With his infectious love of storytelling in all its forms, his rich characterization, and his unrivalled grasp of cutting-edge science, Hannu Rajaniemi has swiftly set a new benchmark for science fiction in the twenty-first century. Rajaniemi's future is one in which quantum effects can be manipulated by the powerful to unknowable ends; an era in which some are gods and billions of others are enslaved for the processing power of their brains; where in the inner Solar System, the once-human Sobornost endlessly iterate themselves in vast, planet-sized guberniyas, while casually running experiments on the photosphere of the sun.
In this world, Jean le Flambeur has broken out of a virtual prison and, later, into the mind of a living god. Now his one-time rescuer, the warrior Mieli, is a prisoner herself. To get her back, Jean will need tools: A quantum pyramid scheme, a pair of physical bodies, a nugget of computronium, a bunch of entangled EPR pairs, and a few very special hydrogen bombs. Jean le Flambeur, gentleman adventurer, is back. The solar system will tremble from one end to the other before he's done.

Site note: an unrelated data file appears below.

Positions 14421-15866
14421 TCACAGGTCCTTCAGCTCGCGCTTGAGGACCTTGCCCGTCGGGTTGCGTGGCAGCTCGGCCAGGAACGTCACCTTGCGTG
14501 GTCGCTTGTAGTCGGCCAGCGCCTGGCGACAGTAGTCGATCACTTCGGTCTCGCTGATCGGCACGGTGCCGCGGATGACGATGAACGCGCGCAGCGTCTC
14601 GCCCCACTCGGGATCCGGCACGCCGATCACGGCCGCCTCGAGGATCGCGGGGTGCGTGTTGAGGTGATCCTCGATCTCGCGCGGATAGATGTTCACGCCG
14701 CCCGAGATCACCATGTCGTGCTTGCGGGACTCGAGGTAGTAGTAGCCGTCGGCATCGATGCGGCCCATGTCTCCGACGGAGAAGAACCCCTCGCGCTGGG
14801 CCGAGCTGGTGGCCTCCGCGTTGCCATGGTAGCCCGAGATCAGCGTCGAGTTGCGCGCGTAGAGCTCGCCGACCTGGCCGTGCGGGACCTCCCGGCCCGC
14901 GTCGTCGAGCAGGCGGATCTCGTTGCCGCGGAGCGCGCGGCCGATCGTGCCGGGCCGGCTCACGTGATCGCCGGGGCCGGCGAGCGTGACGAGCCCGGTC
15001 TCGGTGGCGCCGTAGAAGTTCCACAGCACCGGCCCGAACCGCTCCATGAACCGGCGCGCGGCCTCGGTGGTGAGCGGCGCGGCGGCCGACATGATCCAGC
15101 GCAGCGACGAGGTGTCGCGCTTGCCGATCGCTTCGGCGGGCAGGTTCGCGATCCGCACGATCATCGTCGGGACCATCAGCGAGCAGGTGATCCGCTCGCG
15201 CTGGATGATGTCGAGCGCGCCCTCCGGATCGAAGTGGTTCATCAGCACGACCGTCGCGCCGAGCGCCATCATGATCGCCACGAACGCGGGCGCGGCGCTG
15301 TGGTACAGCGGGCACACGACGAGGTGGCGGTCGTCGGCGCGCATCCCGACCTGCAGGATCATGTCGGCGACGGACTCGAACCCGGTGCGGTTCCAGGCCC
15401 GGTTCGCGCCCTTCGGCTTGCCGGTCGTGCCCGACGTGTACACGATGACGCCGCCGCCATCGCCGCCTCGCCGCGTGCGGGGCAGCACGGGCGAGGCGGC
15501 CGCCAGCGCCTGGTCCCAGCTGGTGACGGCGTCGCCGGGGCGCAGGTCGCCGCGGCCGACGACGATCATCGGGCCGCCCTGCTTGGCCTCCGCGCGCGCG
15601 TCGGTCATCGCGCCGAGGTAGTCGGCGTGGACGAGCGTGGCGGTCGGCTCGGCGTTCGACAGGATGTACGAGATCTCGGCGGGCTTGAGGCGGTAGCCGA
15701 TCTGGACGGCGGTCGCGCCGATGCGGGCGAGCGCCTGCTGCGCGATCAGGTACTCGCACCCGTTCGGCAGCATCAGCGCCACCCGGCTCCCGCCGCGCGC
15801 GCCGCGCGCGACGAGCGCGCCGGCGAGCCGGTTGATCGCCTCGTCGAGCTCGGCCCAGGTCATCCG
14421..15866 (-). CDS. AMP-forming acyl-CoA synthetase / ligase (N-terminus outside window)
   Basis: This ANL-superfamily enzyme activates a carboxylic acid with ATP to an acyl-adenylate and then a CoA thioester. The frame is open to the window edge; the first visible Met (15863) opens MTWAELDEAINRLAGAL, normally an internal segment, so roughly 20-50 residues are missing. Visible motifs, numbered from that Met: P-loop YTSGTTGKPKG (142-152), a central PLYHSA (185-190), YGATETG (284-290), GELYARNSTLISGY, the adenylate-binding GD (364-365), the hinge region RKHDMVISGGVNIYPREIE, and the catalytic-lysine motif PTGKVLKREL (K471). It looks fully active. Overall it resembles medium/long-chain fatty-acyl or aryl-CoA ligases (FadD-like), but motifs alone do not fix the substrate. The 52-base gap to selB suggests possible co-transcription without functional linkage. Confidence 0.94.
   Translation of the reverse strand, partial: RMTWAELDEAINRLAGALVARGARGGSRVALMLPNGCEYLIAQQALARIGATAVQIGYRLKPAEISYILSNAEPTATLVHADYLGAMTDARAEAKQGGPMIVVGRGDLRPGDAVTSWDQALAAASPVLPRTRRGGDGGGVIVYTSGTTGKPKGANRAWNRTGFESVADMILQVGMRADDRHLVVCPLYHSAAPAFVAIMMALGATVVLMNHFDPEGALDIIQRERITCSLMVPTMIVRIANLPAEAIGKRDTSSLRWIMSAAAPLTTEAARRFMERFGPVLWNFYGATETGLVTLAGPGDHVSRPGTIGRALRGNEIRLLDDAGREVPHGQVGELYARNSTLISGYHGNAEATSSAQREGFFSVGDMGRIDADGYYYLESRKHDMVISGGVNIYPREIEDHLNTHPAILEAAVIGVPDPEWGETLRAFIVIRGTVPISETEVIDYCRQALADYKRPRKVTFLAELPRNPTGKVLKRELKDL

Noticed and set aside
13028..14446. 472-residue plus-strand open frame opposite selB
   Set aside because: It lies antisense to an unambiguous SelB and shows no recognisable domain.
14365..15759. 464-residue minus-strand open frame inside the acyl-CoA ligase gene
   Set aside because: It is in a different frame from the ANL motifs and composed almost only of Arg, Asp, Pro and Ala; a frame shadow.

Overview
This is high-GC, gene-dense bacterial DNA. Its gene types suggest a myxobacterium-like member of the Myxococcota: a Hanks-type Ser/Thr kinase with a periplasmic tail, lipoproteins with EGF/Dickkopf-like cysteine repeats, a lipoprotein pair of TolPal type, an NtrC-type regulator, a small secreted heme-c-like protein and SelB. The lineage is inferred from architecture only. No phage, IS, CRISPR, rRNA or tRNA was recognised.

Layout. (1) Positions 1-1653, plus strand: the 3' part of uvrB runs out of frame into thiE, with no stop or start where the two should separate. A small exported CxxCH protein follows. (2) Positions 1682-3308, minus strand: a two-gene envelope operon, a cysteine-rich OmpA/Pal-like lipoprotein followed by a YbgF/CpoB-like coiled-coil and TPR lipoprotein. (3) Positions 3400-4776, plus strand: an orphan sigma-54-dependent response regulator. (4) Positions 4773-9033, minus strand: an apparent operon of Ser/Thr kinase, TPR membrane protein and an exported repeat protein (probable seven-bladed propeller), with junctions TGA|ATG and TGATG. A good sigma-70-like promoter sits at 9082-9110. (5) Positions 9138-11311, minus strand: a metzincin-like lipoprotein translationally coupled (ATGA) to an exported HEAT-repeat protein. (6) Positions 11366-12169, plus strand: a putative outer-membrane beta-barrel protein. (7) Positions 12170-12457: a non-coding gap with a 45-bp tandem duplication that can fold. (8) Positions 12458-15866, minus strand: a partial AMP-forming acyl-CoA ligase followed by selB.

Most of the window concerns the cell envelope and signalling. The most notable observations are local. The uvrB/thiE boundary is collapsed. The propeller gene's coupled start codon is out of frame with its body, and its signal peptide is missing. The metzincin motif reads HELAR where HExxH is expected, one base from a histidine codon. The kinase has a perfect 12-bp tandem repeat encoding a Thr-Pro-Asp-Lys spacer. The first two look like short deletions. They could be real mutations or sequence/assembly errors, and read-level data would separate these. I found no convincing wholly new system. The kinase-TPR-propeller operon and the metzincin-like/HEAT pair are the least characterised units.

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Why switch narrators on the last book in a trilogy
Hannu, yes. Roger Wayne, No.
When I realized that the narrator didn't know how to pronounce most of the names that are unique to this series.
There's no way Wayne listened to the previous books because he pronounced most stuff differently. Scheduling issues or whatever, changing narrators on the last book in a trilogy is ridiculous.
This really needs to be redone with Brick back as narrator. I mean, seriously, Wayne pronounces the names of basically all the main characters different. So disappointed by this.